Satellite Imagery


Satellite imagery refers to images of Earth or other planets that are collected by imaging satellites operated by governments and businesses around the world. These pictures or photographs are captured by sensors on satellite platforms orbiting the earth and showcase infrared as well as visible light to observe and measure different aspects of the earth's surface.

Satellite images are often used in meteorology, geography and geology studies, farming, espionage, environmental studies, oil exploration, and more. They serve as a valuable resource for scientific research, environmental monitoring, resource management, and in a wide range of geospatial and geographical studies.

What is Satellite Imagery?

Satellite imagery involves the snapping of images from an orbiting satellite looking down on Earth or other planetary bodies. These images, like photographs, can be in visible light or captured in other areas of the electromagnetic spectrum. The images are mostly digital and can be processed to enhance visibility or to highlight certain features. Satellite imagery can also be mosaicked into larger scenes or mapped onto a geometric grid to give coordinates to the picture elements (pixels).

The images obtained are then processed to remove distortions caused by the motion of the satellite and the earth's curvature and rotation. Information obtained from satellite imagery is used in many applications, such as weather prediction, land use planning, wildlife habitat monitoring, and natural disaster impact assessment among others.

Satellite images can range from low-resolution images that cover large swaths of the Earth's surface, to high-resolution images that can focus on a small area in great detail. Most commercial satellite images are in the range of one meter to 60 centimeters resolution, meaning one pixel in the image represents a square meter or less on the ground.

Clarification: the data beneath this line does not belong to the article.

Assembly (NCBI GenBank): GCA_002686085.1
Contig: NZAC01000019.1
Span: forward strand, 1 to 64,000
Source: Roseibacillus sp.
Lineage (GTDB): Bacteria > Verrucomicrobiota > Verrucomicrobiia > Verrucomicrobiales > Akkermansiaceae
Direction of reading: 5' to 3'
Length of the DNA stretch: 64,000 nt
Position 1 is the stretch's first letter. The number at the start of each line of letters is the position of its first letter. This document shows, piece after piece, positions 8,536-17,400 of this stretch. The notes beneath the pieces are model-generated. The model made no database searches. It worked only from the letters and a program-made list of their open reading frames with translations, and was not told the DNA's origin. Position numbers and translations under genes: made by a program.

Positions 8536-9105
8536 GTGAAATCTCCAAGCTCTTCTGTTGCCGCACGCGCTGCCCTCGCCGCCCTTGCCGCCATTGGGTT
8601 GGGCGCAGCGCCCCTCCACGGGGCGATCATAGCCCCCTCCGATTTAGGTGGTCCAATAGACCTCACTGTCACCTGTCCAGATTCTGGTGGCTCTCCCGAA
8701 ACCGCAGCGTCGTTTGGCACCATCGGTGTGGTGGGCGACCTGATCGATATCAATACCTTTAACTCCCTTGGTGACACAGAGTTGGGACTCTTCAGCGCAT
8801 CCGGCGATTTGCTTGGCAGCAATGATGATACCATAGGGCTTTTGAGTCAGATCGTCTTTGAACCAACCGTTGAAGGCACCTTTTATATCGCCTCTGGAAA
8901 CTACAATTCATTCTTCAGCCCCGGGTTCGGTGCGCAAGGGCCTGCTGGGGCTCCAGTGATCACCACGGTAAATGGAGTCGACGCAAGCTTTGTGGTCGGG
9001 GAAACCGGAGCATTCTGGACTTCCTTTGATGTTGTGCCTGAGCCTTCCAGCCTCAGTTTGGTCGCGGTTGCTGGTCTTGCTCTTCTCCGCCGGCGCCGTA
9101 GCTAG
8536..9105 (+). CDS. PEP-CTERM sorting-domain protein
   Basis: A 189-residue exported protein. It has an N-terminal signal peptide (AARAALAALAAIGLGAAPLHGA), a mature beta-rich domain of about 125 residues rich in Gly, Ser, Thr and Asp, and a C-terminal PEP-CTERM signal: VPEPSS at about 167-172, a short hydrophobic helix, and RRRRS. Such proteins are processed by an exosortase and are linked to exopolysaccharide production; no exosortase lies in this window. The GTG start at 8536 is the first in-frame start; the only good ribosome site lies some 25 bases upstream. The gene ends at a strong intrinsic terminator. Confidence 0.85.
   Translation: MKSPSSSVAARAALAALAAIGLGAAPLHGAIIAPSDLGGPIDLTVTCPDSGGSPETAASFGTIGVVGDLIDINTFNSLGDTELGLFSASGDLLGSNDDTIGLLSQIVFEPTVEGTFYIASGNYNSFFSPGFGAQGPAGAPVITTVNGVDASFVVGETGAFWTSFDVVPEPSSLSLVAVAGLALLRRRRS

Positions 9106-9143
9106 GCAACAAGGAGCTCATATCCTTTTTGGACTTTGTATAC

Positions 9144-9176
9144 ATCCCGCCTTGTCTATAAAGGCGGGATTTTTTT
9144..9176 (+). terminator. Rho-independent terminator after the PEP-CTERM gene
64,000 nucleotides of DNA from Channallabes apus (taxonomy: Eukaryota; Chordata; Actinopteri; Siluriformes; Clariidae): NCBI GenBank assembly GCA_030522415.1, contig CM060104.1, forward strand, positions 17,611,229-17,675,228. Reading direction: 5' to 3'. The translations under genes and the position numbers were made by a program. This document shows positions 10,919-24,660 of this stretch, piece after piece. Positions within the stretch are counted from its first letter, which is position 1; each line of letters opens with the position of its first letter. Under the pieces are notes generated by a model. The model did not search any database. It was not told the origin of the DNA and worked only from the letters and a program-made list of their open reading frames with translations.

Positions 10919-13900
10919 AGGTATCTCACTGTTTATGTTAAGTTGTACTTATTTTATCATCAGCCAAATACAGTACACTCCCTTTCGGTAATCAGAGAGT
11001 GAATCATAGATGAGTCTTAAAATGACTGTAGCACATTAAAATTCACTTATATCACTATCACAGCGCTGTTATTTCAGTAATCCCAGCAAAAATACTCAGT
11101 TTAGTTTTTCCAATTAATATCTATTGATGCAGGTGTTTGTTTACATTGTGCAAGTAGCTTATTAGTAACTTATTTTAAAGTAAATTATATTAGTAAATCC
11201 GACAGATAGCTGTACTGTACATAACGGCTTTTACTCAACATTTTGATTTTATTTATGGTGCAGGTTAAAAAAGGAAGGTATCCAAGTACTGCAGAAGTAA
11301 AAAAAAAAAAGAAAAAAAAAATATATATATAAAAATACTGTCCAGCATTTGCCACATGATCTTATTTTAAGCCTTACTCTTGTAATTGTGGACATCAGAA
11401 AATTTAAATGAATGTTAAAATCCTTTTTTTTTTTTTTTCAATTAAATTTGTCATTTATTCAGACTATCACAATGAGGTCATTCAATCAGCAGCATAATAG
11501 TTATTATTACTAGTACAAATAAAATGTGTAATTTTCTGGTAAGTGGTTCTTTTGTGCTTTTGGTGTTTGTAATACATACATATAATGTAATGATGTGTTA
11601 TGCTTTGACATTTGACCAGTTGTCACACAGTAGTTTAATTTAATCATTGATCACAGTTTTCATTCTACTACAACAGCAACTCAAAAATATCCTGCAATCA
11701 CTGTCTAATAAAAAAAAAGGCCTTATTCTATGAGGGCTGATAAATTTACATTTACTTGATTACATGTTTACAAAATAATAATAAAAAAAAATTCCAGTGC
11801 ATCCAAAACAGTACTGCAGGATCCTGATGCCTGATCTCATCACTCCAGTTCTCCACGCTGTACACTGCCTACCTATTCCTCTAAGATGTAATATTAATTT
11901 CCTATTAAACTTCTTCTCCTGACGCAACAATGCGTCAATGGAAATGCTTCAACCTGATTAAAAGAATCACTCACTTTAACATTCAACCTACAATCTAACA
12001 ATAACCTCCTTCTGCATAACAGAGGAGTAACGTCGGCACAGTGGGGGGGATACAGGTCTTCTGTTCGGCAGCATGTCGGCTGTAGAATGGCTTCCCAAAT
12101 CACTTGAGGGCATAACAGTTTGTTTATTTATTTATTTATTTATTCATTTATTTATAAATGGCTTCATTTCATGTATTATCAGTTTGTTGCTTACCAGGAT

What are the types of Satellite Imagery?

Primary types are passive and active imagery. Passive sensors detect natural radiation emitted or reflected by the object or surrounding area being observed. In contrast, active sensors use internal stimuli to collect data about the earth, such as radar.

How is Satellite Imagery used?

The use cases of satellite imagery are diverse. They are used in weather forecasting, surveillance, navigation, research, mapping and exploration of natural resources, environmental monitoring, agriculture, disaster management and relief, and in many fields of study such as geography, geology, and meteorology.

Are Satellite Images Real-time?

While there certainly are satellites that can capture and transmit images near real-time, most commercially available satellite imagery is on a delay. This delay can be due to the time it takes for the satellite to pass over the location, the time needed to process the images, and the type of satellite capturing the image.

How accurate are Satellite Images?

Accuracy of satellite images depends on the resolution, timestamp, positional accuracy, atmospheric conditions, sensor quality, and image processing techniques. High-resolution satellites can provide images with details up to 30cm on a side per pixel, although these are generally not available for public use.

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